10. Awww I want to hug you right now!

    Here are my thoughts: I’m 27. Of the 65 books I’ve read this year, I feel like most of them are YA. Granted, I went through a phase (roughly age 20-23) where I wasn’t reading as much YA. BUT I came back: because YA as a genre is expanding, becoming more diverse. Because really good YA is relatable no matter your age. And because, as much as I hated high school, my teen years really made me who I am. And because, as a reviewer/blogger, I care about the books that get published for and marketed to teens, and I want to be as active as I can in that process.

    Ultimately, I think you should read what you want, what makes you happy and what makes you feel understood. I don’t think it’s inevitable that you’ll outgrow YA, but you make go through cycles of relating to it more depending on a bunch of different factors. I definitely don’t feel exactly the same about YA as I did ten years ago, but I don’t think I’ll ever reach a point when I don’t love it – even if that love is in the past tense at some point.

  11. I just turned 25 a few months ago and I would still say a majority of the novels I read are YA. But what I read in the genre has changed as I get older–as has the genre itself. When I was teenager, YA wasn’t like it is today. You didn’t have all the variety or the genre breakdowns like now. The emergence of New Adult as a genre has also impacted my reading.

    When I was a teenager, I used to read paranormal romances all the time but now I found myself getting bored with the genre and I gravitate towards fantasy stories instead (which has definitely expanded over the years). And I was never a fan of YA contemporaries but as I said before, the genre has evolved, so you aren’t getting the same stories you were 10 years ago and I’ve read more contemporaries this year than I ever did as a teen.

    I guess my point is that the genre has changed and your reading tastes will change but you will still find yourself drawn to the YA genre as a whole because there is so much out there to be excited about 🙂

  12. “A children’s story that can only be enjoyed by children is not a good children’s story in the slightest.”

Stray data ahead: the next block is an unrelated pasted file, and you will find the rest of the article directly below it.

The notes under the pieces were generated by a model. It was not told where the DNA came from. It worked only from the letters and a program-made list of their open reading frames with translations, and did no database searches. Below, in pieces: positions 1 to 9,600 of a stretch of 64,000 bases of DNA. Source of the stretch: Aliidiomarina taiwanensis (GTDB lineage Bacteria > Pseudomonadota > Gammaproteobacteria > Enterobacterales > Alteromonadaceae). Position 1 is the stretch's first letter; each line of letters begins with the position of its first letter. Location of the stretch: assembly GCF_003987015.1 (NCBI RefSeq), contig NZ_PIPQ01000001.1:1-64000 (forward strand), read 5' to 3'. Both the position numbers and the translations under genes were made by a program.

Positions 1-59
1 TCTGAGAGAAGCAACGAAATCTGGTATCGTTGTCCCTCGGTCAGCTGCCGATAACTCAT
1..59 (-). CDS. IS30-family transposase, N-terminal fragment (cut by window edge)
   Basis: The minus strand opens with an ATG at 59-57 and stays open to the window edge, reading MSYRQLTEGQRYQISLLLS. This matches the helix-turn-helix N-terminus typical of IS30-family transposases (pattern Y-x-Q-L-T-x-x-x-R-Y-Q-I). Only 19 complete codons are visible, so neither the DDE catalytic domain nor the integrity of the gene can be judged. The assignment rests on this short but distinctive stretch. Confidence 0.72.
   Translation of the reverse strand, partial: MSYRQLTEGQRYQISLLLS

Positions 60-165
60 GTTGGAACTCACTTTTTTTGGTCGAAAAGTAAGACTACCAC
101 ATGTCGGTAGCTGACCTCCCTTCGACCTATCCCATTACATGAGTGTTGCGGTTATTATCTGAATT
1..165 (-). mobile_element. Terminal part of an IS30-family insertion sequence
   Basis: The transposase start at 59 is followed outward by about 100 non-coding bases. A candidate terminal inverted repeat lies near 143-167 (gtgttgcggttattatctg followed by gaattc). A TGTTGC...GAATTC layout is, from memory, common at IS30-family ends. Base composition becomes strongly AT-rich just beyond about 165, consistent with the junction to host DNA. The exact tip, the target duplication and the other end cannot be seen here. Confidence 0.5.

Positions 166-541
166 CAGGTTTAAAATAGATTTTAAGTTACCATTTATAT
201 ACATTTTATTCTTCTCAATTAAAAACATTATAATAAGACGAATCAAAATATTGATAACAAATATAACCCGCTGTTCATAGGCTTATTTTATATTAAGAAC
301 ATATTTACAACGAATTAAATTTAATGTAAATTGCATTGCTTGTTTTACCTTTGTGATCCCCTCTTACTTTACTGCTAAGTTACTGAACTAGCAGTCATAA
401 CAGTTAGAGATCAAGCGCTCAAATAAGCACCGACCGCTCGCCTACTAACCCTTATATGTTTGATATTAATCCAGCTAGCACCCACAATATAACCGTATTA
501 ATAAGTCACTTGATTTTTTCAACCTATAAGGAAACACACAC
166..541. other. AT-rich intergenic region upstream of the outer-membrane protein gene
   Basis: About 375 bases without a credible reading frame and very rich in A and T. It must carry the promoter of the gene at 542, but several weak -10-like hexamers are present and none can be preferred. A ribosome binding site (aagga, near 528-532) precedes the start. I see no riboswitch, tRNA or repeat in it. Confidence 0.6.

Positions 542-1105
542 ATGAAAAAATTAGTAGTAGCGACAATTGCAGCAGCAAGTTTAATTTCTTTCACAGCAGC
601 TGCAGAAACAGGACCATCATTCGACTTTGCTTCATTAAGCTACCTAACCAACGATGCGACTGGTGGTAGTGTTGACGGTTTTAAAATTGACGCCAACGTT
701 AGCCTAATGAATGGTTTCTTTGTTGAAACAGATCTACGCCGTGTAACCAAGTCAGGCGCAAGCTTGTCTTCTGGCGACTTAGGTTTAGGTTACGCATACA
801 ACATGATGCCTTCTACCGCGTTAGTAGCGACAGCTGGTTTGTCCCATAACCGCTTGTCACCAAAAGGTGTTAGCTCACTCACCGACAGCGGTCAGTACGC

― C.S. Lewis

    It’s not at all silly to be afraid of falling out of love with YA, and it will most definitely happen with some books as you get older and a bit of distance/perspective. But I’ve found that the good ones stay with you. The *really* good ones get better as you age too, and there’s always something new to be discovered in a re-reading.

  13. When I was a teenager YA novels didn’t exist! I’m a grandmother in my 50s, and I’ve never taken any notice of who a book is marketed to – teens, kids, men, women. If it appeals, I’ll read it. I was surprised a number of years ago when articles started appearing about adults reading YA novels; I couldn’t see what the fuss was about. There are many, many YA novels I love. Not all, of course, but there are differences in quality and in personal taste.
    I don’t know how your reading preferences will develop, but I advise anyone not to limit themselves. I find most people enjoy different styles of books if they are brave enough to try them, so don’t be afraid to branch out. But a good book is a good book, whatever its genre or category. You’re likely to find that you keep enjoying quality YA books well into your adult life – even when you’re a grandmother 🙂

  14. I actually rarely read YA when I was an actual teenager 😂 I didn’t start reading it until I was in my 20s. Maybe it’s because I’m a terrible adult but I’m able to relate to the characters in YA waaay more than I have been able to in the Adult Fiction I’ve read. Even though my age is used in NA a lot I have zero interest in ever reading that, haha. I think as long it is well-written with amazing plots and characters I’ll still continue to read YA no matter how old I get. It’s just always so much more imaginative and creative to me?

    • No way! But I can definitely see how you relate to the characters in YA more often – the issues they’re dealing with can be quite universal. I feel the same about NA! I completely agree – I think I’ll be reading YA for quite some time to come 💕

      • I mean it probably had a lot to do with the fact that I kinda spent my teen years doing nothing but rereading Harry Potter 😂 but I definitely feel like YA is where it’s at right now especially with how much the genre seems to be doing with diversity.

      • Haha fair enough! It’s a series worth rereading multiple times 😍 Absolutely! I’m so pleased that authors are recognising the need for more diversity and we’re seeing a lot more Own Voices novels 🙌🏼

  15. I think it really has to do with the writing quality. I read the first book of Twilight when it first came out and I was a freshmen in high school. I thought it was great, but by the time I got around to finishing the series (after graduation) I realized I hated the writing and the plot was too simple for me. The same can be said for others though, I’ve found a lot of great YA that has very great writing and some that even sometimes seem to go over my head. Even when your tastes change it’s still easy to find a YA that fits.